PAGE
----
Archive | January, 2013

It’s Official

31 Jan

LLC 001

Hooray! We legally exist!

Deep Litter Chicken Bedding

29 Jan

It’s now been three and a half months since we got our first batch of chickens for the new farm.  They’ve been indoor chickens for the whole time, not because we intend to confine them indoors, but because it’s just too darn cold outside for young chickens to handle.

The NASCAR broiler chickens can handle freezing temperatures at only 4 weeks old.  But the slower growing egg-laying breeds just don’t have the supercharged metabolism to handle freezing temperatures at that age.  Heck, anything less than a fully-mature layer will have trouble handling a sub-zero Minnesota winter without some serious shelter from the elements, or even heat lamps when it gets seriously cold.

In the winter, our chickens live indoors.  Right now they’re in the barn, but the goal is to get them moved to the chicken coop later this year, hopefully in the spring when we’ll need to start brooding the first batch of broilers for the year.

Keeping chickens indoors is not without it’s problems though.  The main problem is poop. Chickens don’t just hold it until they’re let outside, so lots of poop builds up in the coop.  To deal with the poop, you’ve traditionally got two options:  clean it out regularly, or let it build up.

Cleaning it out regularly is a lot of work.

Letting it build up is a smelly mess.

Enter the third option: Deep Litter.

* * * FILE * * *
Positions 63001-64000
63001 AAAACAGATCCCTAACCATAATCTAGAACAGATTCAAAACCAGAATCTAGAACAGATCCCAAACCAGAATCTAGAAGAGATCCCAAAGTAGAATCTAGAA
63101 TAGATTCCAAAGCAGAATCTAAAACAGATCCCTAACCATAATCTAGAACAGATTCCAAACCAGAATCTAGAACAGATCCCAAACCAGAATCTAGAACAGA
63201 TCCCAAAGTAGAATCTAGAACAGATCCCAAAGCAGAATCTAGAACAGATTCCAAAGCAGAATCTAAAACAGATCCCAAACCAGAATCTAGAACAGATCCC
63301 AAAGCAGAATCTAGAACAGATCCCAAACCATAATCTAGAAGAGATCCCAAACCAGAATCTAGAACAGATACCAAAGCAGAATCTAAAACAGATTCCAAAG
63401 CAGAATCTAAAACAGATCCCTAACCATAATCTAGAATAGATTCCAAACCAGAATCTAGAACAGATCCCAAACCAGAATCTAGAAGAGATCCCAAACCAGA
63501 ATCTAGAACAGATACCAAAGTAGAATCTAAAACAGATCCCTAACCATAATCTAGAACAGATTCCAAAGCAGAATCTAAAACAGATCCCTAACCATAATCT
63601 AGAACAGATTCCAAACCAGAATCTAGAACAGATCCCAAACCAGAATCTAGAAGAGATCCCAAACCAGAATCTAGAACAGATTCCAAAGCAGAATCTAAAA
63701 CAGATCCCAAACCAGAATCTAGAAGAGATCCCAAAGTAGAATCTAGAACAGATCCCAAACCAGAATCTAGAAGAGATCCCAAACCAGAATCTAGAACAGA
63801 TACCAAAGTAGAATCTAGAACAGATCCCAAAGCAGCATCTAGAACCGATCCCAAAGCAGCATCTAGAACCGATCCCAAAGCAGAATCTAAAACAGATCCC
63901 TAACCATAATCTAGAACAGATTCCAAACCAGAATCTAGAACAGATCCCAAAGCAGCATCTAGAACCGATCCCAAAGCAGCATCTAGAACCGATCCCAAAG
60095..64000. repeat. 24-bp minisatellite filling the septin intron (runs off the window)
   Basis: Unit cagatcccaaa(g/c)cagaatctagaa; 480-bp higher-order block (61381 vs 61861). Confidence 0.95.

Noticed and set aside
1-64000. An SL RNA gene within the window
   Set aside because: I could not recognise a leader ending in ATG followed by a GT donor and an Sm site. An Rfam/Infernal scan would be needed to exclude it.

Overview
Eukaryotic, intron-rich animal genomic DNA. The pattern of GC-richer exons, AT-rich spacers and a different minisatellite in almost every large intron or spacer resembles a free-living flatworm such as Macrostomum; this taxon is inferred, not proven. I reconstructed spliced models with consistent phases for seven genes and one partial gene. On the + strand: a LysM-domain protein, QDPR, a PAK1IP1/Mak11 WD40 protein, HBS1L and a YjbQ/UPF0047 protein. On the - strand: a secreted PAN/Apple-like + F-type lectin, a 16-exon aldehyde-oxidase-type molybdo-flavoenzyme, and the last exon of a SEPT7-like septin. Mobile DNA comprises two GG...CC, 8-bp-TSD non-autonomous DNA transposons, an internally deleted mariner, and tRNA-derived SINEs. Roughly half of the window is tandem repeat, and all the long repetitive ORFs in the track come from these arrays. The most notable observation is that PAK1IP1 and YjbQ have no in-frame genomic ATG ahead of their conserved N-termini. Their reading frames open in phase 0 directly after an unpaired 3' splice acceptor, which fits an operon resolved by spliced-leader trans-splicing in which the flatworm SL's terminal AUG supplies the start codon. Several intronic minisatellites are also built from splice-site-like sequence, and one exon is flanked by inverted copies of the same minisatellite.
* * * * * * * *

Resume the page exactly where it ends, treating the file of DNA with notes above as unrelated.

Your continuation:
Deep litter is the practice of building up layer-upon-layer of litter and manure.  It’s not as smelly as just letting manure alone build up because you’re adding in an absorbent carbon layer (litter) on a regular basis, which absorbs moisture and eliminates most if not all odors.  Most of the time you’re only adding litter on top of the existing soiled litter, so it’s easier than shoveling the whole mess out every time.

Deep litter works a lot like compost when it’s done properly.  You’re shooting for a nice carbon-nitrogen mix that will cook down to a lovely-looking dark humus when it’s done.

I’ve been building up the current deep-litter since I got the chickens in mid-October.  I add a new layer of bedding material (either straw or woodchips) whenever I begin to notice that distinctive ammonia odor that built-up manure gets.  It looks like an amalgamated mess of woodchips, poop and feathers.


About 4″ of litter has built up in the 3 months that the chickens have been in the barn.  It’s hard to believe that 5 bales of straw and 7 bales of wood shavings can pack down into such a small area.


Every once in a while, when it gets this densely packed, it’s good to mix it all up, to add some air to help the aerobic bacteria break down the litter. No getting around this part, it’s work. Just grab your trusty pitchfork and get scooping.


Once the litter is all mixed and fluffed-up, it adds quite a bit of volume. At least 50% more volume, so that 4″ deep litter just turned into 6″ of litter. To keep it from being all dragged out the door I put a 6″x6″ board in front of the door to keep it in.


After it’s all mixed up, add on a new layer of fresh bedding. Wood chips are by far my favorite bedding, as they are very absorbent and sold at most every farm store and co-op. I will occasionally use straw if I have some laying around. Straw is cheaper but it isn’t nearly as absorbent, so it’s prone to matting.


Once the new bedding is down, the chickens attack. They love scratching around in the new litter. I’d like to get them used to eating some scratch grains, so I can just throw some scratch grains into the litter the next time I want it mixed up. Layers will scratch up litter like their life depends on it if there’s a tasty treat involved.